LENOX — “I don’t know much about ‘Cymbeline,’ ” Tina Packer wrote with characteristic candor in “Women of Will,’’ her incisive 2015 book about the female characters in the plays of William Shakespeare. “I’ve never directed it, never acted in it, never taught it.’’
Well, Packer is checking the first of those boxes now, at least, with a rambunctious production of “Cymbeline’’ at Shakespeare & Company. In the process, she is joining what is surely rarefied company, having now directed all 37 Shakespeare plays. And possibly more rarefied still: A spokeswoman said Thursday that the company believes Packer is the first woman to direct all the plays in the canon.
So “Cymbeline’’ represents a milestone for Packer. For Shakespeare, not so much.
It is a notoriously messy work, rife with problems that include, but are not limited to, an overstuffed and chaotic plot, persistent currents of implausibility and illogic, and a dependence on gimmicks recycled from earlier, better works (among them “Othello,’’ “Romeo and Juliet,’’ “The Taming of the Shrew,’’ “Much Ado About Nothing,’’ and “The Two Gentlemen of Verona’’). Indeed, there are parts of “Cymbeline’’ that border on self-parody. Shakespeare asks us to accept the reunion between a woman and the husband who tried to have her killed — on pretty slender evidence of a supposed infidelity — as a happy ending.
Packer doesn’t so much solve those problems as cheerfully embrace them. In “Women of Will,’’ she wrote of “Cymbeline’’: “It has always seemed like the play Shakespeare decided to write in order to revisit every theme, trick, and in-joke he ever used in his canon, and as a kind of merry theatrical exercise: to come up with a new play out of themes used heretofore!” Seizing the license afforded by the Bard’s casual approach, Packer makes merry herself, leaning hard on the comedy of a play typically classified as one of his late romances.
Underscoring the shaky standing of “Cymbeline’’ in the canon, it is nowhere to be found among the 20 “essential plays’’ included in “The Norton Shakespeare.’’ In his magisterial, indispensable “Shakespeare: The Invention of the Human,’’ Harold Bloom wrote that “ ‘Cymbeline’ puzzles as frequently as it enchants’’ — which is not a bad description of Packer’s production, which she is staging in a theater named after her, with the company where she was the founding artistic director and remains a guiding spirit, in a production that features her son, Jason Asprey, in the cast.
Though “Cymbeline’’ largely takes place in ancient Britain, with detours to Italy and frequent invocations of the god Jupiter, Tyler Kinney’s costumes evoke the Elizabethan era, apart from a few Roman military helmets. Packer indulges in some sight gags involving stuffed animals, including one that seems borrowed from “Brideshead Revisited.’’ The nine members of her cast shoulder multiple roles, and when Jonathan Epstein switches into the role of Cymbeline, the king of Britain, a stagehand materializes at his side to hold a hand mirror so Epstein can properly adjust his long, white wig.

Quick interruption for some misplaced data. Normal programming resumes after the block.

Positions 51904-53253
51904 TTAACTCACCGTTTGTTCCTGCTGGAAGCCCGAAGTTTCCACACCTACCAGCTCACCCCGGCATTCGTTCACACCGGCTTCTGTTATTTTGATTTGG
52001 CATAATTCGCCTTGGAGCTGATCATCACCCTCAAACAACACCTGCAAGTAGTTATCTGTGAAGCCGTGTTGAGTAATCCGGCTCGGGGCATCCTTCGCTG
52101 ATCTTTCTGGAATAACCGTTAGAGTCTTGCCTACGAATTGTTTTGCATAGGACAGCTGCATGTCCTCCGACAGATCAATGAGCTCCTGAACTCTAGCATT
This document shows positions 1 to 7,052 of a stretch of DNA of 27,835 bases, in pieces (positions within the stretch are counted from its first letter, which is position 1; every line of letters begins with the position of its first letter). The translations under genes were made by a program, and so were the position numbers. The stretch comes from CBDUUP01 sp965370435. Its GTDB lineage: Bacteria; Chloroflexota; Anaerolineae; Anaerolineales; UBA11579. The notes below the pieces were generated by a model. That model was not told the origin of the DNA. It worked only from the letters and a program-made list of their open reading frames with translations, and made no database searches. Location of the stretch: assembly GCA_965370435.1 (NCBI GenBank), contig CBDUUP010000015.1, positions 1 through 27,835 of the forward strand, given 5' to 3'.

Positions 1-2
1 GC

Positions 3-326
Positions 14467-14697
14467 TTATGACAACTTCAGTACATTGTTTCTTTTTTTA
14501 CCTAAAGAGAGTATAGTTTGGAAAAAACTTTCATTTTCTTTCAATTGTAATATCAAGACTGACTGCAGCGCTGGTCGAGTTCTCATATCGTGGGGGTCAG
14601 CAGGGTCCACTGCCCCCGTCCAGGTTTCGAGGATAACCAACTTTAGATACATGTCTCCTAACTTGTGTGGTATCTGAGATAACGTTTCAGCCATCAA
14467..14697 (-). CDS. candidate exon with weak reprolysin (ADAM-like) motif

However, “Cymbeline’’ belongs not to its title character (Shakespeare wasted little time on the king; he’s a cardboard character) but rather to Imogen, the king’s capable daughter, portrayed by Tamara Hickey. When the king learns that Imogen has secretly married her lover, Posthumus (Thomas Brazzle), he banishes Posthumus, who ends up in Rome. That frees up the evil Queen (Bella Merlin), Cymbeline’s second wife and Imogen’s stepmother, to pursue her scheme to have her doltish son from a previous marriage, Cloten (Asprey), marry Imogen, which would cement their hold on the throne. Asprey’s Cloten somewhat resembles Johnny Depp’s Jack Sparrow.
Meanwhile, in Italy, a knave named Iachimo (Josh Aaron McCabe) proposes a strange bet with Posthumus, which Posthumus strangely accepts: that Iachimo can seduce the virtuous Imogen and bring back proof. When Iachimo — who’s a sort of bargain-basement Iago — later persuades Posthumus that the seduction was successful, Posthumus orders the servant Pisanio (Deaon Griffin-Pressley) to kill her. But Pisanio balks at that directive.
Imogen, disguised as a man, ends up at a cave in the mountains of Wales occupied by a long-banished lord, Belarius (Nigel Gore, a welcome presence as always), and his two sons (played by Merlin and Ella Loudon). Or at least the lads think Belarius is their father: In fact, they are the sons of none other than Cymbeline, from whom Belarius kidnapped them two decades earlier, and Imogen is their sister. What are the odds?
There’s more, much more, way too much more, in “Cymbeline.’’ By stocking her energetic production with entertaining, if sometimes hectic, diversions, Packer ensures we don’t think too hard about any of it.
Play by William Shakespeare. Directed by Tina Packer. Presented by Shakespeare & Company. At Tina Packer Playhouse, Lenox, through Aug. 6. Tickets $20-$75, 413-637-3353, www.shakespeare.org
Don Aucoin can be reached at firstname.lastname@example.org.